The producers of the movie “Overnight” have an interesting distribution idea. They are sending it out to theaters in Miami, in Seattle, and to our local twelveplex. This is an unconventional approach to promote a movie that may require a customized promotion package.
Written and directed by Valerie Breiman, “Overnight” features James D’Arcy and Anthony LaPaglia in a set of three “Love American Style” type stories all taking place on a late night Los Angeles to New York airline flight.
One story is about two romantic incompetents, Jenny (Rachel Blanchard) and the Professor (D’Arcy), who meet in an airport bookshop. He maneuvers his seatmate, a dog-carrying rap star, back to her seat in Coach, explaining that the seat exchange is consistent with the necklace-wearing fellow’s attempt to prove he can live just like regular people.
The rapper then takes Jenny’s place next to two middle-eastern-looking fellows whose appearances scare the other passengers. One of them keeps intruding on the rapper until after the poor fellow mistakenly flushes his beloved canine down an aircraft toilet. Then Mohammed becomes the rapper’s guru, counseling poise and confessing that he and his male companion were just married the day before.
The aircraft staff provide the third story, though the stewardesses drinking and performance of one of the rapper’s numbers (about a specific sex act) doesn’t seem to move things along much. No, the other story is in the cockpit where the pilot (LaPaglia) is quarreling via cell phone with his wife. The co-pilot, a younger man who carries a portrait of Jesus and a Bible with him, recommends poise and confesses his own virginity.
Do you sense a parallel there?
Meanwhile Jenny and the Professor are talking, not with any apparent direction to their discourse. They soon duck into a wash room together to join the mile high club. And then they chat some more, they fall out over his attentions to a flight attendant, and they part. Has the movie given us any reason to believe there is a future in their acquaintance?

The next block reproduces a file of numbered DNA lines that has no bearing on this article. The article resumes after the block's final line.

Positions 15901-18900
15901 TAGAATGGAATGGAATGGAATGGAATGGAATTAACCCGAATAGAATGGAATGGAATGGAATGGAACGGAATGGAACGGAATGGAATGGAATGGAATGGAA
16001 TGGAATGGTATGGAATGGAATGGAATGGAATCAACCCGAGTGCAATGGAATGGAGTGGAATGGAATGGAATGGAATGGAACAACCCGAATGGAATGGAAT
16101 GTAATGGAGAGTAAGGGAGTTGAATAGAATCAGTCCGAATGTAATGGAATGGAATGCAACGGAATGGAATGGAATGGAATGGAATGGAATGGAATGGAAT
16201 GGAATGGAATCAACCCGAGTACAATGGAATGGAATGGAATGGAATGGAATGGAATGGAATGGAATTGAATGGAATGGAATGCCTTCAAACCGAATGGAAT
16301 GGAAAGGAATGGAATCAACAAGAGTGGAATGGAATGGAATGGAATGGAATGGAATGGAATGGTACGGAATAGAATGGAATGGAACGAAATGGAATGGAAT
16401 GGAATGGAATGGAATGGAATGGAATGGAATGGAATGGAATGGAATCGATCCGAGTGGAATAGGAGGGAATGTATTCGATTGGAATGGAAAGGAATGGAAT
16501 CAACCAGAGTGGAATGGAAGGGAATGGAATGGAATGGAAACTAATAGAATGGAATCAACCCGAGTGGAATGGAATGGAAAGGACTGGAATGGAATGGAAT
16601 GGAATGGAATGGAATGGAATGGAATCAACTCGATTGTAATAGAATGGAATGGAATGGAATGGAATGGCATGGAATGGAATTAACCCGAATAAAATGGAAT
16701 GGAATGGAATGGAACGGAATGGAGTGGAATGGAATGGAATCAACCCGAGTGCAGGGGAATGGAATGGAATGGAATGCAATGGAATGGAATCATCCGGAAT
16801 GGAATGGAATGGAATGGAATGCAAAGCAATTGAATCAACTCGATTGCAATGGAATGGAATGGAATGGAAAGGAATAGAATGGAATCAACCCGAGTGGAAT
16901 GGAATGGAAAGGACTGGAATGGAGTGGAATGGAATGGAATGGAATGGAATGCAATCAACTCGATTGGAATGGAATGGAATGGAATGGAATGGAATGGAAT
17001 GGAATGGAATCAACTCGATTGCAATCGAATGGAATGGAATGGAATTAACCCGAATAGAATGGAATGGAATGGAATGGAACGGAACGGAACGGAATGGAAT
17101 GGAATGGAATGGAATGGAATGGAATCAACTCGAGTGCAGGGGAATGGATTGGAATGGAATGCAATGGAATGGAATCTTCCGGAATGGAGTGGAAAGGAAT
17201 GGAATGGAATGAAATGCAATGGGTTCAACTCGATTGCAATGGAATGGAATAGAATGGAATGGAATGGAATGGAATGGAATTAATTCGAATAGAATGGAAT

Or, maybe more to the point, has this romantic comedy given us any laughs? Well, LaPaglia and Gbenga Akinnagbe (who plays the rapper) each glow a tad hotter than the other characters, and each of them is involved in at least one funny moment. While the dog flushing was no surprise, it was filmed well.
And I didn’t find myself repulsed by anything much here—well, maybe by the stewardess’s rap song. And I did continue to feel an interest in what was going forward throughout. But, then, the film is pretty short.
The camera people have some trouble filming Blanchard and the long faced D’Arcy. They can both act. But in “Overnight” the audience may be distracted from their character building to their appearances. He always looks hazy. She looks like three different people depending on how the camera and lighting are set up.
The stories aren’t tremendously imaginative and the central one, about Jenny and the string particle boy, doesn’t seem to develop. And the physical limitations of the plane set make even the brief action we get seem a touch claustrophobic.
No. It may be that the most interesting thing about “Overnight” is the current release schedule. And though I’ve tried to, I can’t figure out what the producers are trying to accomplish with it.